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Caddisfly (Trichoptera) larvae distribution in the Maple River.

dc.contributor.authorMondejar, Michaelen_US
dc.contributor.authorPotvin, Lynetteen_US
dc.contributor.authorSong, Noh-Hyun Monicaen_US
dc.contributor.authorZipkin, Eliseen_US
dc.coverage.spatialMaple Riveren_US
dc.coverage.spatialMaple River - East Branchen_US
dc.coverage.spatialMaple River - West Branchen_US
dc.date.accessioned2007-06-14T23:21:54Z
dc.date.available2007-06-14T23:21:54Z
dc.date.issued2002en_US
dc.identifier.urihttps://hdl.handle.net/2027.42/54972
dc.description.abstractCaddisflies of the three superfamilies, Spicipalpia, Integripalpia, and Annulipalpia, produce cases during an aquatic larval stage to aid in their growth and development. The distribution of these cases in rivers and streams is dependent on the interplay of biotic and abiotic factors. In our study we focused on several of these factors that affect caddisfly larval distribution including water depth and velocity, algae cover, and rock surface area. We also looked at case location on individual rocks (upstream versus downstream, and top versus bottom). To study these differences, we examined caddisfly distribution in three sections of the Maple River: the East Branch, the West Branch, and the Main Branch south of Lake Kathleen where the East and West branches merge. We found a significant difference in distribution among the three sites with Spicipalpia and Integripalpia preferring the West Branch and Annulipalpia preferring the East and Main branches. We found no difference in the mean water depth between rocks found with caddisfly larvae and rocks found without larvae. However, we observed a difference in the water velocity flowing over rocks with Spicipalpia and Integripalpia present, which were more common in fast waters. Annulipalpia and Integripalpia appeared more frequently on rocks with high algae cover while Spicipalpia were more common on rocks with low and medium coverage. We also observed that all three sunerfamilies were more prevalent on the tops of rocks and that both Spicipalpia and Annulipalpia were more frequently found on the upstream side. We believe that a larger sample size would help to further distinguish the differences in distribution of caddisfly larvae.en_US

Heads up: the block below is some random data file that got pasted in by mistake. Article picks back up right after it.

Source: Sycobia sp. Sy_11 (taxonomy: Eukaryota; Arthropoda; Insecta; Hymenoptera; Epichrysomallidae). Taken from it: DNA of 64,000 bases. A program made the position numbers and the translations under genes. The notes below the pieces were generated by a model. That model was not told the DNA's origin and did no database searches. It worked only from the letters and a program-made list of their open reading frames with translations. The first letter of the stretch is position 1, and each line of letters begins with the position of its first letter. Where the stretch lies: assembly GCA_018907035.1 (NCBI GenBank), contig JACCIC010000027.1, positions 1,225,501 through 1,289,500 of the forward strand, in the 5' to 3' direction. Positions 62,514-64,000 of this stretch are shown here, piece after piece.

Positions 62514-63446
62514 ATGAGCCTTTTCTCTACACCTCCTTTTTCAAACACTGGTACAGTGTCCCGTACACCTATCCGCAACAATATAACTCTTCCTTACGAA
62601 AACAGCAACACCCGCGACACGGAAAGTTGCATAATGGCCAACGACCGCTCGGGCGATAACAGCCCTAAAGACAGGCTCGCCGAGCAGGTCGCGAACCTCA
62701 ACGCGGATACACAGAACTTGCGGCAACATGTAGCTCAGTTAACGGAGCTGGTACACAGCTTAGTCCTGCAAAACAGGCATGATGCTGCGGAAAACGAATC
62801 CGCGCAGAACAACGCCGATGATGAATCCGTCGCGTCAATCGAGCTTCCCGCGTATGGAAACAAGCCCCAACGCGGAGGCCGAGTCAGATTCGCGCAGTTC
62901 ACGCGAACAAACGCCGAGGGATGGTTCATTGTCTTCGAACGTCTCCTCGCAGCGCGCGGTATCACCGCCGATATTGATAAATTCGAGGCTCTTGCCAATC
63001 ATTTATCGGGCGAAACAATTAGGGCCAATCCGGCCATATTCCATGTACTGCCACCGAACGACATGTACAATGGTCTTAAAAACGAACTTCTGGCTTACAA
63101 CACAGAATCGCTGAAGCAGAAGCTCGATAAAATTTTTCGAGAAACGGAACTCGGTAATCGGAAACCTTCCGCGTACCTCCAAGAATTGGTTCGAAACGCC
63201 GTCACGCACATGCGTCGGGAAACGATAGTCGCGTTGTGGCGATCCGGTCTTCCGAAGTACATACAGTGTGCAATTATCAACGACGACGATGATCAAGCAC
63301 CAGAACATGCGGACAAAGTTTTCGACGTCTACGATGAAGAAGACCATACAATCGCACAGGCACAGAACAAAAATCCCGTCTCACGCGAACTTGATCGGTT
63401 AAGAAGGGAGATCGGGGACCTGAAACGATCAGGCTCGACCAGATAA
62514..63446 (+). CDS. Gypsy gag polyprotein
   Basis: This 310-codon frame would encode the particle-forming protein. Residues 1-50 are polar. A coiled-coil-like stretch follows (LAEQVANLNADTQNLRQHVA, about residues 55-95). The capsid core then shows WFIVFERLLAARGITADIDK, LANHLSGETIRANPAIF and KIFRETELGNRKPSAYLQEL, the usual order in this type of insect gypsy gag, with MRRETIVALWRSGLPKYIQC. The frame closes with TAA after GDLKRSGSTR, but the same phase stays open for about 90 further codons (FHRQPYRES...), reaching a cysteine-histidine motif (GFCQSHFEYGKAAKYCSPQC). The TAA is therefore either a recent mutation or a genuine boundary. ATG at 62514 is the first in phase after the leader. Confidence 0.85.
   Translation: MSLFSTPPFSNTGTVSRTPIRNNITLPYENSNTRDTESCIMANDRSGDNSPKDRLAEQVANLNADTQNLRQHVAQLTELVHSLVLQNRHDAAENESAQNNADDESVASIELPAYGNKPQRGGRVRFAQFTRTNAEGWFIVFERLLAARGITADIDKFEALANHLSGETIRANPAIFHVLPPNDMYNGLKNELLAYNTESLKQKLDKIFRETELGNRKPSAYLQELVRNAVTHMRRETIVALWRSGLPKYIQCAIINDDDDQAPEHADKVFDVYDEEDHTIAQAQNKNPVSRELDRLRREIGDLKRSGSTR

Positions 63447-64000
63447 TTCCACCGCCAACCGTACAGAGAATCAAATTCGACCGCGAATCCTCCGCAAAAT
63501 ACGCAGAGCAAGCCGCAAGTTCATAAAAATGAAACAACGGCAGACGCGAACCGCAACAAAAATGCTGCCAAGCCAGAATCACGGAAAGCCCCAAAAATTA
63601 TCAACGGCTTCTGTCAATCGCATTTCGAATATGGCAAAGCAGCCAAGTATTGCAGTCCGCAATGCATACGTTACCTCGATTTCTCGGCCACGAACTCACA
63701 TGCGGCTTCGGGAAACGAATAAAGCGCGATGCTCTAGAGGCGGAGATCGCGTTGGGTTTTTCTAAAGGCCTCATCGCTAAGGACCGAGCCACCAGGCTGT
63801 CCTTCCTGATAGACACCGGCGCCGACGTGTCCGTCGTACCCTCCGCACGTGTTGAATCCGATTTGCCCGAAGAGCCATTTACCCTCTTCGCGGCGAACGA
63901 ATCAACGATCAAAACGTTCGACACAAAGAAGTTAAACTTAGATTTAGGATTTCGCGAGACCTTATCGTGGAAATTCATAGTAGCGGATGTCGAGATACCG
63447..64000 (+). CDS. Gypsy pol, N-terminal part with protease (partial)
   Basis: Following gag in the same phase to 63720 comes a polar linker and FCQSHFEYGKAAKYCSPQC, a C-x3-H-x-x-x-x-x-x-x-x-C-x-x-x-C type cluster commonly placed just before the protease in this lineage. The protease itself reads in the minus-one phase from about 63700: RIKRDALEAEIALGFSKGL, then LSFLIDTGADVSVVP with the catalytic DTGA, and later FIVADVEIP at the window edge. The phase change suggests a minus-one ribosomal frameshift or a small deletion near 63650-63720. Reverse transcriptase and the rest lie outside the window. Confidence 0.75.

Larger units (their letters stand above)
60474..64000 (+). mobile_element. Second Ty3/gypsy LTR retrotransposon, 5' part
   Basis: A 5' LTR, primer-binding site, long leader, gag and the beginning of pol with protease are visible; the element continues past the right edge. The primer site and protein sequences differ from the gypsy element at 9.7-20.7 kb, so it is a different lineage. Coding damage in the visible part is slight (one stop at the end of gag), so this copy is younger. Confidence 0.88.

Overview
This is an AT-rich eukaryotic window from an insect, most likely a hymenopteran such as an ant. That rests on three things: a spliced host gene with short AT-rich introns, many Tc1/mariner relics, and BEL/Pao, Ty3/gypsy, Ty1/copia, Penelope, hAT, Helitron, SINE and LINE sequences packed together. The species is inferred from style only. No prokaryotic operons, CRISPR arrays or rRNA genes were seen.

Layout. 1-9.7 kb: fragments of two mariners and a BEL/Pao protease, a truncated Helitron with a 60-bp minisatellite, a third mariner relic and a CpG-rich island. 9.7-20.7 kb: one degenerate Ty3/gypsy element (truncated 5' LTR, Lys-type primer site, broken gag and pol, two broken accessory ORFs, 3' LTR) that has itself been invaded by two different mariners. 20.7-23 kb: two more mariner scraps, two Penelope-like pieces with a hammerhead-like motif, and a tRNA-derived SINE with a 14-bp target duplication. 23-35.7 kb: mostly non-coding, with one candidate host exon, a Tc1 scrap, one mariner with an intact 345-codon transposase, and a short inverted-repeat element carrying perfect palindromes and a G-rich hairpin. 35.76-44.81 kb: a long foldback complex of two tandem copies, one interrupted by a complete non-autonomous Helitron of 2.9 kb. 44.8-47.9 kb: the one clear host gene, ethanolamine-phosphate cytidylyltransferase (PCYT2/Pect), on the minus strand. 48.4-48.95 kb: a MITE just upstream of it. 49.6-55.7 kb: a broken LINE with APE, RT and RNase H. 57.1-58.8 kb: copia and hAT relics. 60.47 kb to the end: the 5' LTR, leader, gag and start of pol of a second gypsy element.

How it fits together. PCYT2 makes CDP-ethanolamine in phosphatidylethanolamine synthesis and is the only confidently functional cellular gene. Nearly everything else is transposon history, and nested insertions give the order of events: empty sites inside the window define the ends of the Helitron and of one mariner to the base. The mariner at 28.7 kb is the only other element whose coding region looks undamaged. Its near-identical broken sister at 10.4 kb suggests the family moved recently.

dc.format.extent427617 bytes
dc.format.extent3144 bytes
dc.format.mimetypeapplication/pdf
dc.format.mimetypetext/plain
dc.relation.haspartDiagram or Illustrationen_US
dc.relation.haspartGraphen_US
dc.relation.haspartTable of Numbersen_US
dc.subjectGeneral Ecologyen_US
dc.subject.otherINSECTSen_US
dc.subject.otherINVERTEBRATESen_US
dc.subject.otherCASESen_US
dc.subject.otherSILKen_US
dc.subject.otherDISTRIBUTIONen_US
dc.subject.otherDENSITYen_US
dc.subject.otherWATERen_US
dc.subject.otherTEMPERATUREen_US
dc.subject.otherVELOCITYen_US
dc.subject.otherDEPTHen_US
dc.subject.otherDISCHARGEen_US
dc.subject.otherALGAEen_US
dc.titleCaddisfly (Trichoptera) larvae distribution in the Maple River.en_US
dc.typeWorking Paperen_US
dc.subject.hlbsecondlevelNatural Resource and Environmenten_US
dc.subject.hlbtoplevelScienceen_US
dc.contributor.affiliationumBiological Station, University of Michiganen_US
dc.contributor.affiliationumcampusAnn Arboren_US
dc.description.bitstreamurlhttp://deepblue.lib.umich.edu/bitstream/2027.42/54972/1/3413.pdfen_US
dc.description.filedescriptionDescription of 3413.pdf : Access restricted to on-site users at the U-M Biological Station.en_US
dc.owningcollnameBiological Station, University of Michigan (UMBS)


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